I’ve said before that I don’t like crispy cookies, but there is one exception. Oreos. When I have a taste for something sweet and on the rare occasion there are no baked goods in the house, there are always Oreos. A handful of Oreos and a talk glass of ice cold milk always hit the spot. There are two types: those for baking and those for eating. Baking Oreos, AKA regular Oreos, are used to make pie crust or added to cake and cookie batters. If you are going to eat an Oreo, it must be Double Stuff. No exception. I never really thought to make an Oreo, since the store bought ones are so delicious. But, I looked at the picture of Flour Bakery’s Homemade Oreos and I thought they looked good enough to give them a try. I’m so glad I did. They may look like whoopie pies, but looks are deceiving. The cookie is more crisp, like an Oreo, but so much more intense in chocolate flavor. The cookies are then sandwiched with a thick and creamy vanilla flavored filling. Are you a milk dipper, like me? Do you twist and eat the frosting? Do you just eat them straight up as is? Everyone thinks they eat Oreos the best way. I know I did. But, we were wrong. Eating a homemade Oreo from Flour Bakery is the best way to enjoy an Oreo. Are you doubtful? I can’t blame you. If I didn’t know first hand, I would be too.
Flour Bakery’s Homemade Oreos
Yield: 16 to 18 sandwich cookies ( I got 15…but I ate more dough than I should have- it was delicious)
1 cup (2 sticks/228 grams) unsalted butter, melted and cooled slightly
3/4 cup (150 grams) granulated sugar
1 tsp. vanilla extract
1 cup (200 grams) semisweet chocolate chips, melted and cooled slightly
1-1/2 cups (210 grams) unbleached all-purpose flour
3/4 cup (90 grams) Dutch-processed cocoa powder
1 tsp. kosher salt
1/2 tsp.baking soda
In a medium bowl, whisk together the butter and sugar until well combined. Whisk in the vanilla and chocolate. Add the egg and whisk until thoroughly incorporated. Set aside.
In another medium bowl, stir together the flour, cocoa powder, salt, and baking soda until well mixed. Using a wooden spoon or spatula, stir the flour mixture into the chocolate mixture. The dough will start to seem too floury and you may find it easiest to switch to mixing it with your hands until it comes together. It will have the consistency of Play-Doh. Let the dough sit at room temperature for about 1 hour to firm up.
Transfer the dough to a 15-inch square sheet of parchment or waxed paper. Using your hands, shape the dough into a rough log about 10 inches long and 2-1/2 inches in diameter. Place the log at the edge of the sheet of parchment paper, and roll the parchment around the log. With the log fully encased in parchment, roll it into a smoother log, keeping it at 2-1/2 inches in diameter. Refrigerate for at least 2 hours, or until firm. The log may settle and sink a bit in the fridge, so reroll it every 15 minutes or so to maintain a nice round log, if you like. If not, your cookies will be more oblong than round, which is not a bad thing taste-wise, though they won’t look like the famous packaged cookie. (At this point, the dough log can be well wrapped in plastic wrap and stored in the refrigerator for up to 1 week or in the freezer for up to 1 month. If the dough is frozen, thaw overnight in the refrigerator before proceeding.)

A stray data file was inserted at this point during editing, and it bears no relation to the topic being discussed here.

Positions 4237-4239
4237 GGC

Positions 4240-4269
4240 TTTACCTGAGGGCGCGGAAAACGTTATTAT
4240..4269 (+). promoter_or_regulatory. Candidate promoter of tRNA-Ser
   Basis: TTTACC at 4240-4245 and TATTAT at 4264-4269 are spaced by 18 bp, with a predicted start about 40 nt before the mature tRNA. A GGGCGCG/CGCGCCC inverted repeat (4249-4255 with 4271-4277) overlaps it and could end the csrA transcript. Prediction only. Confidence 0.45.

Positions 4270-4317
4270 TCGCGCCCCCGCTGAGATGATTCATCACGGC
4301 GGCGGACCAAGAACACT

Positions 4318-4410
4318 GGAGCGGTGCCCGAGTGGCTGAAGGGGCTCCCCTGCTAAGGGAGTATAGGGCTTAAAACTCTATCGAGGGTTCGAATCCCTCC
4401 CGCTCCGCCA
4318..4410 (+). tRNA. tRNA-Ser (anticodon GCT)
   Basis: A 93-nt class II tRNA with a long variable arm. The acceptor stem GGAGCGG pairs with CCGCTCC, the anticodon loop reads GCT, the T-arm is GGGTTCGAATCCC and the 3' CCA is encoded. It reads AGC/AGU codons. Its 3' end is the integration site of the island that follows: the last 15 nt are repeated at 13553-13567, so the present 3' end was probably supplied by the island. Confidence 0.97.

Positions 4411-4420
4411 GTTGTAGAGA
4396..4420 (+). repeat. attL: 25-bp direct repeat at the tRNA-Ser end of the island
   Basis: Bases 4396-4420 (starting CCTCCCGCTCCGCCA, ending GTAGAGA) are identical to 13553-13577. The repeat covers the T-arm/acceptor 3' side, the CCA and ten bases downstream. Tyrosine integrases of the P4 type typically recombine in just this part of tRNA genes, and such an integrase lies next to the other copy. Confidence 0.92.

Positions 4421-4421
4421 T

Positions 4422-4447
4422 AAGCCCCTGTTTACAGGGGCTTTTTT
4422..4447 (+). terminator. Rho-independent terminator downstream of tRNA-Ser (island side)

Position a rack in the center of the oven, and heat the oven to 325°F. Line a baking sheet with parchment paper or butter it.
Cut the dough log into 1/4-inch-thick slices. Place the slices about 1 inch apart on the prepared baking sheet.
Bake for 20 to 25 minutes, or until the cookies are firm to the touch. Check them frequently after 16 or 17 minutes, poking them in the middle. As soon as they feel firm to the touch, remove them from the oven. You can’t judge by color because they start out black. Let cool on the baking sheet on a wire rack to warm or room temperature. They don’t have to cool completely before you fill them, but you can’t fill them while they are hot.
1/2 cup (1 stick) unsalted butter, softened
1-2/3 cups confectioners’ sugar
1 tsp. vanilla extract
1 Tbs. milk
Pinch of kosher salt
While the cookies are cooling, make the frosting. Using a stand mixer fitted with the paddle attachment (or a handheld mixer), beat the butter on low speed for about 30 seconds, or until completely smooth and soft. Add the confectioners’ sugar and vanilla and beat until the mixture is perfectly smooth. Add the milk and salt and again beat until smooth. It will look like white spackle and feel about the same—like putty. You can also mix this frosting by hand. Make sure the butter is very soft, and use your hands to mix and knead the confectioners’ sugar into the butter. You should have about 1 cup. (The filling can be stored in an airtight container at room temperature for up to 2 days or in the refrigerator for up to 2 weeks. Bring to room temperature before using.)
Scoop about 1 rounded tablespoon of the filling onto the bottom of 1 cookie. Top with a second cookie, bottom side down, then press the cookies together to spread the filling toward the edges. Repeat until all of the cookies are filled.
- These cookies are very rich. When I make them again, I would make them smaller and increase the filling.
- When I was cutting the roll, I had some cracking. I just reshaped them into more perfect circles before baking. No big deal.
- Plan ahead for lots of down time- 1 hour for the dough to rest at room temperature and 2 hours of refrigeration.